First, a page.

Peer-Reviewed Journal Details
Mandatory Fields
Brown RL, Pollock AN, Couchman KG, Hodges M, Hutchinson DO, Waaka R, Lynch P, McCarthy TV, Stowell KM;
A novel ryanodine receptor mutation and genotype-phenotype correlation in a large malignant hyperthermia New Zealand Maori pedigree.
Optional Fields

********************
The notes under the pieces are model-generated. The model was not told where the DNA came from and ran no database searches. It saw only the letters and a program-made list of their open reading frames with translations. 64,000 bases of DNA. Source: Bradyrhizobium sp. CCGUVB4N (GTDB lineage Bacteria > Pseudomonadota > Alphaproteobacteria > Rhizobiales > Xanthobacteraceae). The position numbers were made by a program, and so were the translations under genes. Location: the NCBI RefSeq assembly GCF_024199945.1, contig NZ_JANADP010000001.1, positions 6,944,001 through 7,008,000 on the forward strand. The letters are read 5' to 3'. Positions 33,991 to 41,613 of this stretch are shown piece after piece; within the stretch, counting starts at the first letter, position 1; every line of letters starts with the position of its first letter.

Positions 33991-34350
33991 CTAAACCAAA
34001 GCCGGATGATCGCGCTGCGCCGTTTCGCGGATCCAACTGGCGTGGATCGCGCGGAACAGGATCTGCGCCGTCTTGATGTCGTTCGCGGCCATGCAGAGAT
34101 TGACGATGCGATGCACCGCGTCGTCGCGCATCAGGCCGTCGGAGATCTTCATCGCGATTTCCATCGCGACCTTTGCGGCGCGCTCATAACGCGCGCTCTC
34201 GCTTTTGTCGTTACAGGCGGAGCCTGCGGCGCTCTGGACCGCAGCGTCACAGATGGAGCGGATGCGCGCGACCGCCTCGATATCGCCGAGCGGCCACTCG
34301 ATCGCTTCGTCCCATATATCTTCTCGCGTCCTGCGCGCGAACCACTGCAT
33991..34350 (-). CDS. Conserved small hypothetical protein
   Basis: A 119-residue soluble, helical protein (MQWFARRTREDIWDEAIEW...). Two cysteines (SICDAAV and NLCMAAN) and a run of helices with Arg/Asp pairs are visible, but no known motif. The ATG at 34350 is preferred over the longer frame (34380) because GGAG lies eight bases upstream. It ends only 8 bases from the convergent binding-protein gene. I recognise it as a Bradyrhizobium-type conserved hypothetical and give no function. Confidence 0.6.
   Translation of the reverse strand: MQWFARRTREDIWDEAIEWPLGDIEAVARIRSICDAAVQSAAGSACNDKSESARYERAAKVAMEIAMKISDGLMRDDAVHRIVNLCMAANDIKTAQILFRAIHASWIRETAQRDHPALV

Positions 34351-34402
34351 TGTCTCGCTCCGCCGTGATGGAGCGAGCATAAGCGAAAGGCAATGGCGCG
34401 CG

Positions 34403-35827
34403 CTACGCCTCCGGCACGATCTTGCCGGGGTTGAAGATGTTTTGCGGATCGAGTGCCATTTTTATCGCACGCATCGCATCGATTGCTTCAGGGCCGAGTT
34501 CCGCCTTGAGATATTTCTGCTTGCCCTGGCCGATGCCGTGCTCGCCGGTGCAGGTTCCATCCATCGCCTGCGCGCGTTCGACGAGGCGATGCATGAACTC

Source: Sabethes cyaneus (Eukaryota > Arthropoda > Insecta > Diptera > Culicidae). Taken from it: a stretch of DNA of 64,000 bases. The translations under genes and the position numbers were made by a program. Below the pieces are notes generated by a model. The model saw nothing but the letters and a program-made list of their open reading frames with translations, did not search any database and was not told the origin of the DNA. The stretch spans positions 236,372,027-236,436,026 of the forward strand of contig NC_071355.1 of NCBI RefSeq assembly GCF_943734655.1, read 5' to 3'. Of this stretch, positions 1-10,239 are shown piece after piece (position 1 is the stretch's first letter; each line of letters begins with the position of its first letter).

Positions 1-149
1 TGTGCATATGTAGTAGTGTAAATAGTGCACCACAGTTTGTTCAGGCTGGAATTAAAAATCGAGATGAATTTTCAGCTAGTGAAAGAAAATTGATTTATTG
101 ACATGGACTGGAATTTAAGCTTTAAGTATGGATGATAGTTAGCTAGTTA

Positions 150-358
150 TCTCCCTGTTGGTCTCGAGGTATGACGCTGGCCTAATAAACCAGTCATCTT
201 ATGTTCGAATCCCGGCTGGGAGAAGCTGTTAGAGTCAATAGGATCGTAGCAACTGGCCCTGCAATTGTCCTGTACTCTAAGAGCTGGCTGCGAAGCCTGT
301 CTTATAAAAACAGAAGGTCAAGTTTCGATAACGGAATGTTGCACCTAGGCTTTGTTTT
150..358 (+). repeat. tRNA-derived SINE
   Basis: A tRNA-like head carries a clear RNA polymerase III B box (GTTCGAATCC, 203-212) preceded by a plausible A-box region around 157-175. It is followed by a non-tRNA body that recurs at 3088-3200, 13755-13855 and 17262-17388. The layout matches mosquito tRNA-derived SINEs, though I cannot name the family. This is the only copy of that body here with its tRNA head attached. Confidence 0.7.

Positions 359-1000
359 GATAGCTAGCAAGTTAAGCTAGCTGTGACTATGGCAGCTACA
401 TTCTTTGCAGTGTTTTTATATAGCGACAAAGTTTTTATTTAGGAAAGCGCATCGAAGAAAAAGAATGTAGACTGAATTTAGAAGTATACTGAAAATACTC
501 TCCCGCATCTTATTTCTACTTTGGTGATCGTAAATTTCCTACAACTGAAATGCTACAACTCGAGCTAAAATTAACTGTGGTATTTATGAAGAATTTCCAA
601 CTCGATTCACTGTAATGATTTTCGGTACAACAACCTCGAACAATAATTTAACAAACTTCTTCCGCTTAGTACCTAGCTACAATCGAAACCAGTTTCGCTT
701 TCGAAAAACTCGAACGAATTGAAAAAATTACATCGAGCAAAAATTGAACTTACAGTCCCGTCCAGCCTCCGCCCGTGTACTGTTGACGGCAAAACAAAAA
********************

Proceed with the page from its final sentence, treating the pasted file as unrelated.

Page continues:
Malignant hyperthermia (MH) is a pharmacogenetic disorder that predisposes to a sometimes fatal hypermetabolic reaction to halogenated anaesthetics. MH is considered to originate from abnormal regulation of skeletal muscle Ca(2+) release. Current diagnosis of MH susceptibility (MHS) relies on in vitro contracture testing (IVCT) of skeletal muscle. The ryanodine receptor (RYR1) encoding the major Ca(2+) release channel in the skeletal muscle sarcoplasmic reticulum has been shown to be mutated in a number of MH pedigrees. The large Maori pedigree reported here is the largest MHS pedigree investigated to date and comprises five probands who experienced clinical episodes of MH and 130 members diagnosed by the IVCT. Sequencing of the 15 117 bp RYR1 cDNA in a MHS individual from this pedigree identified a novel C14477T transition that results in a Thr4826 to Ile substitution in the C-terminal region/transmembrane loop of the skeletal muscle ryanodine receptor. This is the first mutation in the RyR1 C-terminal region associated solely with MHS. Although linkage analysis showed strong linkage (max LOD, 11.103 at theta = 0.133) between the mutation and MHS in the pedigree using the standardized European IVCT phenotyping protocol, 22 MHS recombinants were observed. The relationship between the IVCT response and genotype was explored and showed that as IVCT diagnostic cut-off points were made increasingly stringent, the number of MHS discordants decreased with complete concordance between the presence or absence of the C14477T mutation and MHS and MH normal phenotypes, respectively, using a cut-off of 1.2 g tension at 2.0 mM caffeine and 1.8 g tension at 2.0% halothane. Many MHS pedigrees investigated have been excluded from linkage to the RYR1 gene on the basis of a small number of recombinants; however, the linkage analysis reported here suggests that other recombinant families excluded from linkage to the RYR1 gene may actually demonstrate linkage as the number of members tested within the pedigrees increases. The high number of discordants observed using the standardized diagnostic cut-off points is likely to reflect the presence of a second MHS susceptibility locus in the pedigree.
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